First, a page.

Others, like political scientist Anne Tiernan, situate this sexism as part of a broader threat to democracy from incivility and dwindling habits of collaboration, that we also saw in former President Donald Trump’s America and now in Prime Minister Boris Johnson’s UK.
But this election also brings a new phenomenon in Australian politics – “teal” independents, so-called after their unique shade of Liberal blue and environmentalist Greens, crowdfunded by Climate 200.
The rise of these professional women running on a gender, climate and integrity platform against more progressive Liberals in inner-city seats, is turning a spotlight on gender equality on the conservative side of politics.
This will be the first election where voters have the chance to judge Morrison’s handling of parliamentary scandals, and the first since strict Covid-19 lockdowns underlined the burden on women in the home.
Morrison is the son of a policeman, born in 1968 in Bronte, a wealthy eastern beach suburb of Sydney. He is a dedicated Pentecostal Christian, who regularly cites his wife, Jenny.
He worships at an American-style mega-church that has close ties to the global Pentecostal Hillsong community movement. The very tough former immigration minister and treasurer was a surprise candidate for prime minister in 2018 and won the 2019 “miracle” election.
His primary campaigning style is focused on “tradies” (electricians, plumbers, builders and carpenters), visiting infrastructure projects wearing hi-vis vests and an avuncular manner.
As Prime Minister, Morrison’s gender record has faced criticism as he chose to protect colleagues Alan Tudge and Christian Porter from serious allegations, and took a very long time to respond to the Higgins case. Both Tudge and Porter deny the allegations.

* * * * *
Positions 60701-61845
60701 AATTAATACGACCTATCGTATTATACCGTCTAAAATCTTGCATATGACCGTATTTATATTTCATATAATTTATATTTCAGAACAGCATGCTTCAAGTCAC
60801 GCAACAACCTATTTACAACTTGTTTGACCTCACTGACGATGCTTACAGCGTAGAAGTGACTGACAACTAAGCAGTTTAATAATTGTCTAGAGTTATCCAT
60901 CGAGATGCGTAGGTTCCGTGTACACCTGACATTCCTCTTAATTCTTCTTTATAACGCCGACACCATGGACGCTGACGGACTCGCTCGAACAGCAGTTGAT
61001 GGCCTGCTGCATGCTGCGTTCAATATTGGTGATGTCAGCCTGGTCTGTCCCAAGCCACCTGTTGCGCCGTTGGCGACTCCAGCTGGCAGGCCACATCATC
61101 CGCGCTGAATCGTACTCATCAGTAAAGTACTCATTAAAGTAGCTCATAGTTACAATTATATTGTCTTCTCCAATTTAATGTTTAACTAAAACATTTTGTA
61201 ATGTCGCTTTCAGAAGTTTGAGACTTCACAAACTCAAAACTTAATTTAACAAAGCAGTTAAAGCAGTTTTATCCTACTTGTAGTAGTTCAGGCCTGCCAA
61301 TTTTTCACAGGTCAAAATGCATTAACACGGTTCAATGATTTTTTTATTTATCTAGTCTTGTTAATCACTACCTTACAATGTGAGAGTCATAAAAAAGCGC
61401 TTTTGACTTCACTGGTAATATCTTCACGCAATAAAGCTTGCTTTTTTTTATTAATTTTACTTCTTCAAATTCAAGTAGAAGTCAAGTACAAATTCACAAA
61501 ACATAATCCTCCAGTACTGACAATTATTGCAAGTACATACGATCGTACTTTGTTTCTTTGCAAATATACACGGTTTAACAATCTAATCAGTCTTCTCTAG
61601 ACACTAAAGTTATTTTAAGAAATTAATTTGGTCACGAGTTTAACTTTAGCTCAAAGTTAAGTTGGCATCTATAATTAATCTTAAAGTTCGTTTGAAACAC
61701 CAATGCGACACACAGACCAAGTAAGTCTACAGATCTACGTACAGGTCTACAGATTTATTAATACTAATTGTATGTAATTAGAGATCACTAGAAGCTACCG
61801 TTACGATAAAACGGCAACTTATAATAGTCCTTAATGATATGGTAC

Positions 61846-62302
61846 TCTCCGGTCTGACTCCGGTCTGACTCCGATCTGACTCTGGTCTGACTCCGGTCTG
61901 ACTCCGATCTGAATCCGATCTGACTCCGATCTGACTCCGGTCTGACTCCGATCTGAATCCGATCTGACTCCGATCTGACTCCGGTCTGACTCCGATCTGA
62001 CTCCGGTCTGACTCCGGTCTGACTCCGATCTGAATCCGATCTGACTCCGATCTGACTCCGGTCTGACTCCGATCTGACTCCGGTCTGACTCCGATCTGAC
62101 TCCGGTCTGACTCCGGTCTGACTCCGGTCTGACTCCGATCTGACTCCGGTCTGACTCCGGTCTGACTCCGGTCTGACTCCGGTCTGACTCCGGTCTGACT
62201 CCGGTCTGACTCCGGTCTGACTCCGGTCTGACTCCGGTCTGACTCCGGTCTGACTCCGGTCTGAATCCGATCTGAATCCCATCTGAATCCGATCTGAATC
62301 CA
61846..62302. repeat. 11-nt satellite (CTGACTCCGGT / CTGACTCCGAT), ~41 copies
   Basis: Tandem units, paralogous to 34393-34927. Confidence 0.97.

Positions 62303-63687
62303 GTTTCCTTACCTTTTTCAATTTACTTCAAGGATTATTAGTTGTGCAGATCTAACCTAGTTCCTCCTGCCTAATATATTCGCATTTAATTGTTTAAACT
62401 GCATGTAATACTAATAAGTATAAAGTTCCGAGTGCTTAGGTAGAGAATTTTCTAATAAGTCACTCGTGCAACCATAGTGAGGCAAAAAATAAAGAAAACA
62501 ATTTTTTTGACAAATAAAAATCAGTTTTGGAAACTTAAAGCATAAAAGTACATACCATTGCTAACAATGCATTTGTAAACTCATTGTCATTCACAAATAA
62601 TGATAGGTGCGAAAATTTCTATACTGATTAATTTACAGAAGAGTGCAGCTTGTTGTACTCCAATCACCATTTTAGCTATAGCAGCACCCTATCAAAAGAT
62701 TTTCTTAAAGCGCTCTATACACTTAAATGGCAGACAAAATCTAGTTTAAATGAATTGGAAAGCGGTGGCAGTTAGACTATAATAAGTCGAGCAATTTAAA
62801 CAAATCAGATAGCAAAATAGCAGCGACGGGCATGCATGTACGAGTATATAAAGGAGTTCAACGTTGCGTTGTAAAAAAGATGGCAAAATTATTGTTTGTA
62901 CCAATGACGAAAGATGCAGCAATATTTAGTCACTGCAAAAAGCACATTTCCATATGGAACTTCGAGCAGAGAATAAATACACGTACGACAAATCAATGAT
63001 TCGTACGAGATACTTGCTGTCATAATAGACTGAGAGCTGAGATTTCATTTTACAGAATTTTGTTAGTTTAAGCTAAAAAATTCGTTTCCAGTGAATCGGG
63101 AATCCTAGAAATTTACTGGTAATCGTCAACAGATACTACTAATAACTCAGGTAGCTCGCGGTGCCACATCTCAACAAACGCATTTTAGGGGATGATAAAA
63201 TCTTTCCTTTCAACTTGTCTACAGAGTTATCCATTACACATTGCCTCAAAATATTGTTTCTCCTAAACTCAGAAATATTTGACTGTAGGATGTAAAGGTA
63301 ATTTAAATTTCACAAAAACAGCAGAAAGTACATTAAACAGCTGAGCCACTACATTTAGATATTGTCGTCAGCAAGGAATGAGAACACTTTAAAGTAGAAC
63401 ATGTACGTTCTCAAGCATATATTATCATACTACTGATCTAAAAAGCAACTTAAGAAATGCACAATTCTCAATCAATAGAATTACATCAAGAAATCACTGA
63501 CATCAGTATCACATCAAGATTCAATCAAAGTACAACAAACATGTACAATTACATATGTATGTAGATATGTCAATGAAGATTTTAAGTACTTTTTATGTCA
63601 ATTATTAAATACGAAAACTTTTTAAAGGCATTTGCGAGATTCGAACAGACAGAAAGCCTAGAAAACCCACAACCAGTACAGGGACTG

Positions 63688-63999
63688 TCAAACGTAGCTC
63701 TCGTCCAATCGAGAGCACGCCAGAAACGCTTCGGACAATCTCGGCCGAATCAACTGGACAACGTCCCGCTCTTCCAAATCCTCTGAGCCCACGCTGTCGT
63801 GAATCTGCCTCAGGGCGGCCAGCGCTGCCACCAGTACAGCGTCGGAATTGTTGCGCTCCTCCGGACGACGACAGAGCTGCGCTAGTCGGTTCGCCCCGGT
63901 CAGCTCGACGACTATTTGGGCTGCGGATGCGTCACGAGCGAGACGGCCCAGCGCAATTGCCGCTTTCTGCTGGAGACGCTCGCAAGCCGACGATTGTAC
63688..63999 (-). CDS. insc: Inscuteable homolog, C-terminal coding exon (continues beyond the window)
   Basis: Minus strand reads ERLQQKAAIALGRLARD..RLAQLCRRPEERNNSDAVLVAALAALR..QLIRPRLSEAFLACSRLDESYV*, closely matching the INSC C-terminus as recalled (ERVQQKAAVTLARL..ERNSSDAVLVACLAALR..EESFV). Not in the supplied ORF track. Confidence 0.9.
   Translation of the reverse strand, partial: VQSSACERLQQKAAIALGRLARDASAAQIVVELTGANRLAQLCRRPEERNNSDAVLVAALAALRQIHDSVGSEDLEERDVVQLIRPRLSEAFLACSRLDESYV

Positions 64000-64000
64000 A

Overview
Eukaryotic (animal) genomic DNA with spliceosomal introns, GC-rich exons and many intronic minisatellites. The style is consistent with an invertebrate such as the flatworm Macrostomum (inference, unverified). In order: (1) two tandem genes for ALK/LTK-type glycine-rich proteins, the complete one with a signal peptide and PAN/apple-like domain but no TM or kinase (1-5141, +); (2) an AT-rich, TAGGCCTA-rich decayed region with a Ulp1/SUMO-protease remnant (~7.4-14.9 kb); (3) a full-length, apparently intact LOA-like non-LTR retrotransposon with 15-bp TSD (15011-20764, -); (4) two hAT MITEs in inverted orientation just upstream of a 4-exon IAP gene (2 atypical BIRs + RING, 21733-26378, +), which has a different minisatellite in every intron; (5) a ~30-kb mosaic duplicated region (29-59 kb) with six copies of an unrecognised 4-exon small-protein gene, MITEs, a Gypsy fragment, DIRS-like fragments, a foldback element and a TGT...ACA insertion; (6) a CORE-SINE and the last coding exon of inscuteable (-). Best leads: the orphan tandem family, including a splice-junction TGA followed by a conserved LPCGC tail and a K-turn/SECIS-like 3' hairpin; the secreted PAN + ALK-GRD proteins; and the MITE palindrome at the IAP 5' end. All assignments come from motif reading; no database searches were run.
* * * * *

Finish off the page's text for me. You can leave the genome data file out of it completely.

Morrison was also accused of bullying former CEO of Australia Post Christina Holgate and Liberal colleague Julia Banks, who wrote a book about her treatment. Morrison rejected the claims.
In policy terms too, federal budgets and tax reforms have favored wealthy men and ignored most women.
Facing Morrison is Labor opposition leader Albanese – a former deputy prime minister in the Gillard government with a starkly different background.
Albanese was born in Western Sydney to a single mother and grew up on welfare and in public housing before going to university and getting into student politics.
Although best known for infrastructure policy, he has been a longtime supporter of the gay community and progressive gender policies, particularly closing the gender pay gap and support pay rises for workers in low paid industries dominated by women.
When it comes to female representation in the major parties, Labor introduced an affirmative action quota in 1994 and is now close to 50% representation. In contrast, the Liberal-National coalition, which has been in government for nine years, has only 25% women, and these numbers are behind Australia’s falling diversity rankings.
Meanwhile, both major parties are still running most of their female candidates in unwinnable seats. Of the female candidates running for the coalition, 20% are contesting seats considered to be safe in the hands of the opposition, compared with the 46% of men who are set to be elected. For the Labor Party, the numbers are slightly better, with 24% of female candidates contesting safe seats, compared with 33% of male candidates.
Looking more closely at their policies, neither has a gender equality platform as detailed as the Greens, who are led by Adam Bandt, a former labor lawyer comfortable with conflict, albeit with a more genteel style.
Minor parties are expected to do well in this election with a record share of the primary vote and an influence on preference flows that could decide several seats in the cities.
So, with everything to play for this week, where is the pitch to Australia’s female voters? For too long, the Australian Parliament has been run like private gentleman’s clubs of yesteryear with a culture that prioritizes protection for the powerful over professionalism for all.
This election might be the final straw for that culture.